With all the new CSS3 border stuff going on (-webkit, ...) is it now possible to add a border to your font? (Like the solid white border around the blue Twitter logo). If not, are there any not-too-ugly hacks that will accomplish this in CSS/XHTML or do I still need to fire up Photoshop?


The right answer is:

h1 {
    color: yellow;
    text-shadow: -1px 0 black, 0 1px black, 1px 0 black, 0 -1px black;
<h1>Hello World</h1>

This will set four same type shadows from the four sides.

  • 3
    this worked for me pefrectly, I added only 1px "blur":text-shadow: -1px 0 1px black, 0 1px 1px black, 1px 0 1px black, 0 -1px 1px black – Jakub M. Jul 20 '11 at 13:34
  • 72
    great if you only need a 1px border. But it gets ugly when using 2px or more. – Jules Colle Jul 11 '12 at 13:09
  • 2
    Note: there is a bug with the Andriod browser (code.google.com/p/android/issues/detail?id=7531), if you set the "blur" to be 0px, then no outline appears at all. – Mark Rhodes Nov 29 '12 at 13:18
  • 1
    btw, you can find this code in W3C CSS tip page w3.org/Style/Examples/007/text-shadow.en.html (under DRAWING LETTERS AS OUTLINES part) – luiges90 Jan 16 '13 at 14:22
  • I've found this works best on a color background and @pixelass's answer works best with an image background – SemanticZen Oct 24 '14 at 22:58


Here's a SCSS mixin to generate the stroke: http://codepen.io/pixelass/pen/gbGZYL

/// Stroke font-character
/// @param  {Integer} $stroke - Stroke width
/// @param  {Color}   $color  - Stroke color
/// @return {List}            - text-shadow list
@function stroke($stroke, $color) {
  $shadow: ();
  $from: $stroke*-1;
  @for $i from $from through $stroke {
   @for $j from $from through $stroke {
      $shadow: append($shadow, $i*1px $j*1px 0 $color, comma);
  @return $shadow;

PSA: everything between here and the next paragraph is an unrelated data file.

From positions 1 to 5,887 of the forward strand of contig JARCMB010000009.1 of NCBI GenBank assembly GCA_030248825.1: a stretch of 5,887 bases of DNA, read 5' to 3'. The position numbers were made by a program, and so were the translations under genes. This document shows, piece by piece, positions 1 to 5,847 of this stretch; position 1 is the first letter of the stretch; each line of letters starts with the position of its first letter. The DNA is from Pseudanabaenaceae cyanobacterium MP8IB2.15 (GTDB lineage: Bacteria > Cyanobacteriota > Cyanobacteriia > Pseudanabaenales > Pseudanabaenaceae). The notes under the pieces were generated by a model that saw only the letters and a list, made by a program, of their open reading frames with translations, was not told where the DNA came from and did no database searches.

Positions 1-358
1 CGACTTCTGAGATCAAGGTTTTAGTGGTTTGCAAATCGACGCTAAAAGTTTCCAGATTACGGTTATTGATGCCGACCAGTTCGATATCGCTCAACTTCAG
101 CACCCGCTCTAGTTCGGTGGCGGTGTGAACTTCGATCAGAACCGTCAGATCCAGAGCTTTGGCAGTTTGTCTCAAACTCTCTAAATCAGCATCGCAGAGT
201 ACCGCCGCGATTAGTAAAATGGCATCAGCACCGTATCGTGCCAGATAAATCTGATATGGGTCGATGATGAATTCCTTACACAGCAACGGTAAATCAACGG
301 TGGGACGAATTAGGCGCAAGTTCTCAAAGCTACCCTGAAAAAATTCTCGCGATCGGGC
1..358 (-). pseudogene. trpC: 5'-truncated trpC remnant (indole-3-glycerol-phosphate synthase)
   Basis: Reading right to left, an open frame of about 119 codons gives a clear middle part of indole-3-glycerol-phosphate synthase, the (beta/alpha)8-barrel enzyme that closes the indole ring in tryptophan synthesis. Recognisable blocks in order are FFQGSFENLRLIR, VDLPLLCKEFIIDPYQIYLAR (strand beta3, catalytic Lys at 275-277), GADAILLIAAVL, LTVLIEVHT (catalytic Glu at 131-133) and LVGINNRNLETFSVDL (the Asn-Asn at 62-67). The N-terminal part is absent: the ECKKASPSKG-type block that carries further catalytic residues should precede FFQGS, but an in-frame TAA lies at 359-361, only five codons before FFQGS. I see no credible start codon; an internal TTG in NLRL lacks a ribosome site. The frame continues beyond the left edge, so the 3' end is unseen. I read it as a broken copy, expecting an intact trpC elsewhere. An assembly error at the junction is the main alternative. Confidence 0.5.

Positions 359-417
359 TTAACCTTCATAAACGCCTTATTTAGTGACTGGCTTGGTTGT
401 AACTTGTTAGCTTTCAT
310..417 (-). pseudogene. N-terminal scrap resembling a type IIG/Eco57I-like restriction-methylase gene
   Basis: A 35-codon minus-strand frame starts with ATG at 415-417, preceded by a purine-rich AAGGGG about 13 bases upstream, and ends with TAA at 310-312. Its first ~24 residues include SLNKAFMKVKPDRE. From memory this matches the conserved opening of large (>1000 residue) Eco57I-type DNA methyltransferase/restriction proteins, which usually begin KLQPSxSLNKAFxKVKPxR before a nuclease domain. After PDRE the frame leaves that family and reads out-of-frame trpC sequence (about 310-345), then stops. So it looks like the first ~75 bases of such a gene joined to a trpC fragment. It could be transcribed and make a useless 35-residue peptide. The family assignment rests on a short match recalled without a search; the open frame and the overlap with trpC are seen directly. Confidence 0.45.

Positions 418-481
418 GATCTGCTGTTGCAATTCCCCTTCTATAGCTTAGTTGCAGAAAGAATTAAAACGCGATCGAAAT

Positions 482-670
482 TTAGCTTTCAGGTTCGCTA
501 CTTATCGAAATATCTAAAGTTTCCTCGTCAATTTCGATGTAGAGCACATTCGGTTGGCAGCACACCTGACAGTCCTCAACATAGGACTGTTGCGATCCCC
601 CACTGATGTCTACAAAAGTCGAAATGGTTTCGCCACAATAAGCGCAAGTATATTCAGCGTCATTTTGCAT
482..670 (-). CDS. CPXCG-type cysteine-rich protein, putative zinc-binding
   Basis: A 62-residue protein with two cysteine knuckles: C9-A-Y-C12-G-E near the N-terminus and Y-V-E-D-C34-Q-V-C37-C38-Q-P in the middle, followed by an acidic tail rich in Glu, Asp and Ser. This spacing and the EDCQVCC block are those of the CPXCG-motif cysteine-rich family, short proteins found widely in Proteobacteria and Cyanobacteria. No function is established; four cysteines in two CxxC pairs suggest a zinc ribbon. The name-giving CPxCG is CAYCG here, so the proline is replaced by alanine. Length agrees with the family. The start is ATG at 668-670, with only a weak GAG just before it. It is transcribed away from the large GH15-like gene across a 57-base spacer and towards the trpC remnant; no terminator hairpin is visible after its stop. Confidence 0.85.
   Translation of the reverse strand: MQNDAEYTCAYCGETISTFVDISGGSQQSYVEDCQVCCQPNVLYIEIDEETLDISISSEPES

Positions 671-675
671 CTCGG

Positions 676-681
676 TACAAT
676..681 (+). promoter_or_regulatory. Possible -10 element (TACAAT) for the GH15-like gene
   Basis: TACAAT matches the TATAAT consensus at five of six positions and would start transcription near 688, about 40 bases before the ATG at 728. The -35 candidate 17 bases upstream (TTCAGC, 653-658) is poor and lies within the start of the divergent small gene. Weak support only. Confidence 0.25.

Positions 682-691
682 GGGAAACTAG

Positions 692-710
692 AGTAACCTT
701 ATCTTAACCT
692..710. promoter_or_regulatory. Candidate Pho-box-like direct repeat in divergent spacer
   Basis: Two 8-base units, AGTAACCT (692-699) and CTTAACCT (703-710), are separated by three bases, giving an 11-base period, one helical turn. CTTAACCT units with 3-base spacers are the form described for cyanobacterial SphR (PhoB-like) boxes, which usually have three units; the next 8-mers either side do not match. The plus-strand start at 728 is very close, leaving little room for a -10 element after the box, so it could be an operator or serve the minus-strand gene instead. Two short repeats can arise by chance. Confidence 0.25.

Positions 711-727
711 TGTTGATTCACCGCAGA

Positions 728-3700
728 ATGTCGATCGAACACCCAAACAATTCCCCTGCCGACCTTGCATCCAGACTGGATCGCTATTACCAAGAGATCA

/// Stroke font-character
/// @param  {Integer} $stroke - Stroke width
/// @param  {Color}   $color  - Stroke color
/// @return {Style}           - text-shadow
@mixin stroke($stroke, $color) {
  text-shadow: stroke($stroke, $color);

enter image description here

YES old question.. with accepted (and good) answers..

BUT...In case anybody ever needs this and hates typing code...

THIS is a 2px black border with CrossBrowser support (not IE) I needed this for @fontface fonts so it needed to be cleaner than previous seen answers... I takes every side pixelwise to make sure there are (almost) no gaps for "fuzzy" (handrawn or similar) fonts. Subpixels (0.5px) could be added but I don't need it.

Long code for just the border??? ...YES!!!

text-shadow: 1px 1px 0 #000,
    -1px 1px 0 #000,
    1px -1px 0 #000,
    -1px -1px 0 #000,
    0px 1px 0 #000,
    0px -1px 0 #000,
    -1px 0px 0 #000,
    1px 0px 0 #000,
    2px 2px 0 #000,
    -2px 2px 0 #000,
    2px -2px 0 #000,
    -2px -2px 0 #000,
    0px 2px 0 #000,
    0px -2px 0 #000,
    -2px 0px 0 #000,
    2px 0px 0 #000,
    1px 2px 0 #000,
    -1px 2px 0 #000,
    1px -2px 0 #000,
    -1px -2px 0 #000,
    2px 1px 0 #000,
    -2px 1px 0 #000,
    2px -1px 0 #000,
    -2px -1px 0 #000;
  • updated the code due to a duplicate of 0 2px 0 #000 and it's -/+ elements. The blur (0 before #000) could be removed but I tend to keep it even if it's 0. I should also note that it's recommended to have a minified or compressed CSS version of your code on production sites and keep a commented uncompressed version for editing. The code above is a good example why a CSS code should be minified but needs to be separated line by line for editing. – user950658 Jan 3 '12 at 22:55
  • I played around with the '-webkit-text-stroke' property (mainly to make fonts look nicer on UGLY UGLY windows) Yet this made the loading times way too long and even crashed my site (mac Chrome 16). So I removed it faster than the page could even load. I guess this is only intended for single lines of fonts. (I was using it for 'body') – user950658 Jan 5 '12 at 7:51
  • 1
    Have you done any performance benchmarking with this? I've found text shadow to bog down the page when scrolling, for example – Chris Bosco May 24 '12 at 19:51